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Moving Back From Bulgaria

Some who bought their dream Bulgaria property are now being forced to sell and return home, others are choosing to do so. We were at a 'do' over the weekend, a birthday party of a friend, and bumped into a family who had been living in Bulgaria for a few years but are now going back to the UK. It is striking how many British expats do return, not just from Bulgaria but from every country. Why do these people give up on their dream? It is difficult to say, not everyone is willing to tell the real reason. The most commonly cited reasons are lack of money, missing family, not understanding the language and feeling isolated.

From talking to expats in many countries, it would seem that nearly half of them return home within two years. Who knows whether it is difficulties learning the language, or whether it is missing their family and friends. One thing is for sure, they are more likely to tell you this then let on that they have run out of money. You are not going to always get to the truth of the matter. This is a pity, as their reasons and experiences would be positive assistance to other potential expats, to understand why moving overseas doesn't always work out as you might think.

However, whatever the reason for returning home, expats need to give careful consideration to their finances before embarking on their return journey. You may face all sorts of problems when you are back in the UK as you have not been living there, so may have no credit history or be unable to obtain a mortgage, let alone trying to fit back in after experiencing a different culture for so long.


If you will need to get a mortgage when you return and have been away from the UK for some time, you may find this difficult. You will no longer have any up to date credit history. If possible, try and find a bank which has a good presence in Britain, which will allow information to be sent to the UK counterpart. There are a couple of lenders which have mortgages for expats returning. One such is Norwich and Peterborough.

Lenders nearly always look to see if you are on the electoral roll, so get yourself on this as soon as possible.

Evidence of your income whilst living in Bulgaria will help. Ask your Bulgarian accountant to provide you with full accounts for your Bulgarian company if you were trading here. The UK banks have tightening lending and those who are often hit hardest are the self employed, particularly if you have not been diligent in your book-keeping. You will definitely need to offer to the banks clear evidence of a salary or company income.

Of course, you may have kept a current account in Britain and even some money going into it from time to time. If you have, then so much the better, as it has kept a presence in the UK for you. Lending to expats returning is different with each bank. You might be required to be back at home for a year, some banks will hike the interest rates you have to pay.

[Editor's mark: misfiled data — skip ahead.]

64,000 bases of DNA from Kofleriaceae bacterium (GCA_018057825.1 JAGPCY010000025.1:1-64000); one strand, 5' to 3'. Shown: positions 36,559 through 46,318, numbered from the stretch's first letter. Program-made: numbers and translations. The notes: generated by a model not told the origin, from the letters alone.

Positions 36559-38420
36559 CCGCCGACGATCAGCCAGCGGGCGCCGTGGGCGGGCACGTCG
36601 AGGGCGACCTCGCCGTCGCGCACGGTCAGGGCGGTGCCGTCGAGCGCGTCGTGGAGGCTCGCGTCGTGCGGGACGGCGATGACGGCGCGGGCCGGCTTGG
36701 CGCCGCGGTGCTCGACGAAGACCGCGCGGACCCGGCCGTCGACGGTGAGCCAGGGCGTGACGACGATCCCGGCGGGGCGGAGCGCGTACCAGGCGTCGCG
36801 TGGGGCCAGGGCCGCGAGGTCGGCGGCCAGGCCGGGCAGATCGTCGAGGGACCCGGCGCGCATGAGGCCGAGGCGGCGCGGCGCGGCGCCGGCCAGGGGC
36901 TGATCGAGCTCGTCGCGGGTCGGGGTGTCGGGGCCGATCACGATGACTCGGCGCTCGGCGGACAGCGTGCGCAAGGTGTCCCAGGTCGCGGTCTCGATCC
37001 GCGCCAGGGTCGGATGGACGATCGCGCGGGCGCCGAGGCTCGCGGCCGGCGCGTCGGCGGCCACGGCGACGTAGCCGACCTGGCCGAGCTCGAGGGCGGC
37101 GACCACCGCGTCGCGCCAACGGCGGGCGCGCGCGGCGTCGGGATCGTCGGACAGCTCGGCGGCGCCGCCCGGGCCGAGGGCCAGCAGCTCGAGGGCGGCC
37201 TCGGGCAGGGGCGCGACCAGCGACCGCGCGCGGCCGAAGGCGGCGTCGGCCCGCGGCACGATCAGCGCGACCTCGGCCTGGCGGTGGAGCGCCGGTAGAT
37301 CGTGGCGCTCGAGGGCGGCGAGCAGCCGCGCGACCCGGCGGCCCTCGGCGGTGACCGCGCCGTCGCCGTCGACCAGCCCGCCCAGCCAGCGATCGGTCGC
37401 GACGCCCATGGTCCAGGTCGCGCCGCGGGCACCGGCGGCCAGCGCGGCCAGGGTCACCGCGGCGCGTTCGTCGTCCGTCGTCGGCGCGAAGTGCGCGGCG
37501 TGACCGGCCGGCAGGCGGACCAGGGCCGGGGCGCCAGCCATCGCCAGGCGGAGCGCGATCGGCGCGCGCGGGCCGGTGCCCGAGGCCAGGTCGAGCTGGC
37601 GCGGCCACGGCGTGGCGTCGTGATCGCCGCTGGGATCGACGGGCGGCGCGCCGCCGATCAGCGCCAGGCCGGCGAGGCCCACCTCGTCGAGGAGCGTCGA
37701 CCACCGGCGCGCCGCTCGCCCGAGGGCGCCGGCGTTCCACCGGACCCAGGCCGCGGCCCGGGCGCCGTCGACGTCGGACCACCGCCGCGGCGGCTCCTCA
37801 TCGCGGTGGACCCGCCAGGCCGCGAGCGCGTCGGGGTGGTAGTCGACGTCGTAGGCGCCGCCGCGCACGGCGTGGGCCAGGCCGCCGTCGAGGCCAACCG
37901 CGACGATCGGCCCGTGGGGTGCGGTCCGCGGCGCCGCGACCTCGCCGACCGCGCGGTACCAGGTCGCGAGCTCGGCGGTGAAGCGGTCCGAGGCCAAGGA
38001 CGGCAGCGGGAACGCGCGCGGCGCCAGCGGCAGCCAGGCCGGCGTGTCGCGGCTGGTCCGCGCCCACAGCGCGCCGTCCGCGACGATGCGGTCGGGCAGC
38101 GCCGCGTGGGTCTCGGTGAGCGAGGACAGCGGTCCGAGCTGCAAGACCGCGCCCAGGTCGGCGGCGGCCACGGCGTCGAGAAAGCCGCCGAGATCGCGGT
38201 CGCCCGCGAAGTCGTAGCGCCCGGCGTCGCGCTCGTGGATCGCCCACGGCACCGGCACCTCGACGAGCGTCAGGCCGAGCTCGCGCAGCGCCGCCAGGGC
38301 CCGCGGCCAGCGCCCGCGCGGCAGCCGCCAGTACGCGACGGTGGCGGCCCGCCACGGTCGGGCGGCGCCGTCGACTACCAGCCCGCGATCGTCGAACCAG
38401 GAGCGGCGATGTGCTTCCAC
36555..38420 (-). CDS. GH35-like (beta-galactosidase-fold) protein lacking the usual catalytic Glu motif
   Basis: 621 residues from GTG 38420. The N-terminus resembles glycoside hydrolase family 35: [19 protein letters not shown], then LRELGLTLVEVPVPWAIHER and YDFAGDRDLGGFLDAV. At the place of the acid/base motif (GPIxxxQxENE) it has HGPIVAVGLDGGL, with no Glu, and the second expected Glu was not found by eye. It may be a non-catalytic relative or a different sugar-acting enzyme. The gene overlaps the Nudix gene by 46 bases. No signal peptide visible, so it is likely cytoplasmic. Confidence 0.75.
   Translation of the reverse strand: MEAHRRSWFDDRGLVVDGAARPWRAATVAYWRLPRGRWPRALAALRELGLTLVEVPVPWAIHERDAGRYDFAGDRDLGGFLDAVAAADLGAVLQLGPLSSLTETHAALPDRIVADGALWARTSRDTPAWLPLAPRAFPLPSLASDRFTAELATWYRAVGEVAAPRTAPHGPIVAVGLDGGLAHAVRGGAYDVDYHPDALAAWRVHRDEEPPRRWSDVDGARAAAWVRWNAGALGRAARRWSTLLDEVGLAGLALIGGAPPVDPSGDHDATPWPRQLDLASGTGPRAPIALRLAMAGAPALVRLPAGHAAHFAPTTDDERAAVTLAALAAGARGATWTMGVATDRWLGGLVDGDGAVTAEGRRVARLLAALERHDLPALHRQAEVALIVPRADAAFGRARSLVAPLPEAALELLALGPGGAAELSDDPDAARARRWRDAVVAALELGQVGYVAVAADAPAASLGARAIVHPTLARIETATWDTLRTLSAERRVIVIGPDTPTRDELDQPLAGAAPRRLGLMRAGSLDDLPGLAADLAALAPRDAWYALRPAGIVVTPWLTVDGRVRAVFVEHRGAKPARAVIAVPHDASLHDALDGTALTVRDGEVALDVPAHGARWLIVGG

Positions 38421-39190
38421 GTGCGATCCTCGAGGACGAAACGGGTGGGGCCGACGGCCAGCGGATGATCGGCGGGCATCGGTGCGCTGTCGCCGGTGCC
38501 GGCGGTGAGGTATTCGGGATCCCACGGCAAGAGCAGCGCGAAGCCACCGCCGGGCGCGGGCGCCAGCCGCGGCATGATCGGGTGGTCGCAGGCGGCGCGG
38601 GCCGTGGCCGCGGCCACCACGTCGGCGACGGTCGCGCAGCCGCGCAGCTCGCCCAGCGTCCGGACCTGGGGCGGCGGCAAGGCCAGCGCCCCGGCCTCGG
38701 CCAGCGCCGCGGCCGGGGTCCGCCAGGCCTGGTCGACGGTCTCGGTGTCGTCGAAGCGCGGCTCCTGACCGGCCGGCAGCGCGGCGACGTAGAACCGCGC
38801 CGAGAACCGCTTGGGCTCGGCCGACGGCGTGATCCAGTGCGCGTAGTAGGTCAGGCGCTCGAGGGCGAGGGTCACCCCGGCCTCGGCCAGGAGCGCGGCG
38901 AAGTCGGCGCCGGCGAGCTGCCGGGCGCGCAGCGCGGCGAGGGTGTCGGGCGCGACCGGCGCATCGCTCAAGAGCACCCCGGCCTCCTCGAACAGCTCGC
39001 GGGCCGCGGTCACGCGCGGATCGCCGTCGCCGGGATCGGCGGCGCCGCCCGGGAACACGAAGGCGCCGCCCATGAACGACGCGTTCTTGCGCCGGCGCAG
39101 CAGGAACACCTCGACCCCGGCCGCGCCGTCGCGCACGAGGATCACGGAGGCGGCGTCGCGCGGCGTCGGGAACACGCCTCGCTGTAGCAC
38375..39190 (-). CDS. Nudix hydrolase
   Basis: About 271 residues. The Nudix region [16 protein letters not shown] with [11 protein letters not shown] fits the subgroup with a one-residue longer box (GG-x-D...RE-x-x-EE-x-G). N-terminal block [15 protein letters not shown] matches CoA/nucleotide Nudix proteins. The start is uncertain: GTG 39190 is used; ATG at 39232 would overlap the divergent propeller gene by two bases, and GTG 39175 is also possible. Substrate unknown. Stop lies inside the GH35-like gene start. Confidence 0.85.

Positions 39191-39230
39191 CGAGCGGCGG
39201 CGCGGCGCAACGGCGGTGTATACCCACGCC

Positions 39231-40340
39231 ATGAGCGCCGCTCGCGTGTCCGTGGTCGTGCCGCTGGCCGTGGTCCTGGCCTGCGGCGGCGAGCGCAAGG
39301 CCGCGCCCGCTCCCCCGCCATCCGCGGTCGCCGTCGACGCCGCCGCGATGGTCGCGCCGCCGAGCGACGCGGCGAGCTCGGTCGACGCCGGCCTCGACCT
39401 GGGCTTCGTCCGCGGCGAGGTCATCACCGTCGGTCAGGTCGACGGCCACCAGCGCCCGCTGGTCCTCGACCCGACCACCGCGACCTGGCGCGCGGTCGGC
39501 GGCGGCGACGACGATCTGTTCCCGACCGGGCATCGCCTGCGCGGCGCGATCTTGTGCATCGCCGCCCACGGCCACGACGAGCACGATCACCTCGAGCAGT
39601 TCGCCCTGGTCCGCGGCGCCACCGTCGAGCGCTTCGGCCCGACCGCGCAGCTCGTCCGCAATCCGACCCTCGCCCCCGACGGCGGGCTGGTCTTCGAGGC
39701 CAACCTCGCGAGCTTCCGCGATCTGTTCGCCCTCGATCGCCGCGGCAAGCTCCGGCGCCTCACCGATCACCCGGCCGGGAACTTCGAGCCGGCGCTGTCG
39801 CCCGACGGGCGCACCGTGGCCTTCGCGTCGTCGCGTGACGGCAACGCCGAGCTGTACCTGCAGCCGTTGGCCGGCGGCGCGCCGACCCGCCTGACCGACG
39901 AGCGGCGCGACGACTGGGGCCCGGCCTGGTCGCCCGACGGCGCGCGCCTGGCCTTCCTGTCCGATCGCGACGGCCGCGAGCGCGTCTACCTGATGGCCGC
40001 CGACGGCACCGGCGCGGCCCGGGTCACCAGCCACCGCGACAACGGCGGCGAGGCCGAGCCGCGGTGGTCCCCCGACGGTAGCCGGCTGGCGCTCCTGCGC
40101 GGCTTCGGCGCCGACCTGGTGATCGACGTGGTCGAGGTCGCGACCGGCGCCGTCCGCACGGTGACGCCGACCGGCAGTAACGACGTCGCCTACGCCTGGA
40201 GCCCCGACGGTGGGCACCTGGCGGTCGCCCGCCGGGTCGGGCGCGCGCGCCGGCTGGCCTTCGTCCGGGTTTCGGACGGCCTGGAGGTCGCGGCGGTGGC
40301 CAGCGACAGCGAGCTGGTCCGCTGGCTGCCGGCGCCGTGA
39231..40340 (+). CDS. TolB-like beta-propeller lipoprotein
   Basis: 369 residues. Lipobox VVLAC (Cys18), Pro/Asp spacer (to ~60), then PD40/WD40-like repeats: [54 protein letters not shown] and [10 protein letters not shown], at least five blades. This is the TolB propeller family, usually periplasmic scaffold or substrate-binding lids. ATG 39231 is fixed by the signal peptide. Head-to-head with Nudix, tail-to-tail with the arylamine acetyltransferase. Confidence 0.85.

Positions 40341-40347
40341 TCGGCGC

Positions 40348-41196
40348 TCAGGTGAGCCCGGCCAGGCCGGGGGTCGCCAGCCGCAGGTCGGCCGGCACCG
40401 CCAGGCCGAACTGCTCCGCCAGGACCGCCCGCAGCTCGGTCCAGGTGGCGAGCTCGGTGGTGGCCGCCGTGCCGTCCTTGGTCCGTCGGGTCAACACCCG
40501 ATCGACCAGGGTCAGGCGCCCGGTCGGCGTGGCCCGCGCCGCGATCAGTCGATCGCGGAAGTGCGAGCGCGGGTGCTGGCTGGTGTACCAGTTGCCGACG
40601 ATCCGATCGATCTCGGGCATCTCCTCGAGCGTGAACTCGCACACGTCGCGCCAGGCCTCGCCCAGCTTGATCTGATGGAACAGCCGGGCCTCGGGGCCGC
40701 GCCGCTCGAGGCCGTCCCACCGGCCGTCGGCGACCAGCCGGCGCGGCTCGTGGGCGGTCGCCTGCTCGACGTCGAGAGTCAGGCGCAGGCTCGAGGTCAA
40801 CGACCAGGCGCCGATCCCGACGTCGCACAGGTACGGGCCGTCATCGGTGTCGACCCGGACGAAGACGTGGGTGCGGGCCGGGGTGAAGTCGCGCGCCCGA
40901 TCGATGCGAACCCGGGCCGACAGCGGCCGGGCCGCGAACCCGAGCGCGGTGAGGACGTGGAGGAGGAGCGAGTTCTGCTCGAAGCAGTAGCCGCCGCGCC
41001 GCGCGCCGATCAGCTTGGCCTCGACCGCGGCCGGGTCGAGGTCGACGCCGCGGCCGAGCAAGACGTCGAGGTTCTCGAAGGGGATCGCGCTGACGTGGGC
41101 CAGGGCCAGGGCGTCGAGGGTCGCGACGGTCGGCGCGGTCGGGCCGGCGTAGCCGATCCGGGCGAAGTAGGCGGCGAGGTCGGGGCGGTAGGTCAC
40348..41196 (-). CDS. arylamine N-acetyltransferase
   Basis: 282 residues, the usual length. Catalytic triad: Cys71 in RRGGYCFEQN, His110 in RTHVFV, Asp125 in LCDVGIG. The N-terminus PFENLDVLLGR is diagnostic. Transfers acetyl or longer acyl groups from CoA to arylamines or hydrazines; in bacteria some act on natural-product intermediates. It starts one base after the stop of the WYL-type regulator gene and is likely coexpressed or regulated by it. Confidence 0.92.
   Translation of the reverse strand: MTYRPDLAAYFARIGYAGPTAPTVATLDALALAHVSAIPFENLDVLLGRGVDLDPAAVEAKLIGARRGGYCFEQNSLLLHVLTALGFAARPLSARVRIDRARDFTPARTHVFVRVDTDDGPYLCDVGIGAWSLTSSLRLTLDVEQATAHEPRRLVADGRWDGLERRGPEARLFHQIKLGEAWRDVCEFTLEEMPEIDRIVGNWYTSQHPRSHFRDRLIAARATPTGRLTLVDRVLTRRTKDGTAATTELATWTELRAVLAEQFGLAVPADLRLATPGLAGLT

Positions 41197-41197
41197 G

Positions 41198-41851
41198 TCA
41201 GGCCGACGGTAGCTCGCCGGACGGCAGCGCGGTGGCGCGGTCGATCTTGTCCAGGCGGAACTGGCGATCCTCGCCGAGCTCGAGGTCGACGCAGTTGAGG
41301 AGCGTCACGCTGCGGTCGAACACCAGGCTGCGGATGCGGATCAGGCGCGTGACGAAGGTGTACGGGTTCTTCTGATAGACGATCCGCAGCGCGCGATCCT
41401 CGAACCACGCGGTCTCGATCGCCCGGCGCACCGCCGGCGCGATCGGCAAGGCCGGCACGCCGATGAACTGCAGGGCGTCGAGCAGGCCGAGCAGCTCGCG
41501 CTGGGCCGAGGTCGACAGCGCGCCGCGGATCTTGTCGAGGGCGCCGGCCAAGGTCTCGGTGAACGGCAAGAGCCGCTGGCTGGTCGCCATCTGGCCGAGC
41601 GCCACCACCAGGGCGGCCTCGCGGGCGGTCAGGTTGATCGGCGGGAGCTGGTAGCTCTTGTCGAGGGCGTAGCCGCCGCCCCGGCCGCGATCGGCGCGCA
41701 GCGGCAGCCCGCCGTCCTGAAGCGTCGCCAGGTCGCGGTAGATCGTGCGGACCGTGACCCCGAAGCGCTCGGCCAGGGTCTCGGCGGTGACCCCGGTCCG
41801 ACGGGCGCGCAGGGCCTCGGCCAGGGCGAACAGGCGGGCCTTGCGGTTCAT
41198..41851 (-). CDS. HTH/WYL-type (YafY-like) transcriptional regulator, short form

Most expats only idly glance at the UK property prices once they have moved and may be surprised how much these have gone up. Even though prices have fallen significantly recently they are unlikely to be at the levels when you left the country. This means tons of research.. and then more research before you even think about buying. You'll need to be comfortable that you are getting best value for your money. Fortunately, right now, prices are flat and falling, so you should be able to find a good deal.

It is worth bearing in mind that there is a lot more to this than just buying property. Schools and local amenities are important to you too. Even if the area was lovely when you left, that does not mean it will be now and it could have gone downhill.

Run any area you are considering by friends if you can, asking them about any downturn. If you don't know someone in the area, then the site is a good source of information about local facilities, schools and crime figures.


When you consider the date for your move, take a look at the tax year in Britain. Arriving back in the middle of a tax year may have implications for pensions and insurances.

Ensure all taxes owed in Bulgaria are paid up to the day you leave the country.


With the current exchange rate of euro to pound, you should find that you are pleasantly surprised when you exchange your euros. In today's market, it is quite possible that you have had to reduce the price of your Bulgarian home. You may still come out with a small profit on the exchange.

Draw up a financial plan, outlining all the costs of getting back and for the following six months, or perhaps a year, to allow yourself time to re-establish your position.


Remember to budget for your move. In all the panic and rush, it is easy to forget how much it will cost you to get back. Start building up this fund in advance, so that you know you will be able to afford it.

In the desire or need to return home, people often tend to be caught up with the task of finding somewhere to live and the rest of the financial issues get left out. With some planning and research, your finances will not be neglected and your return a smoother one.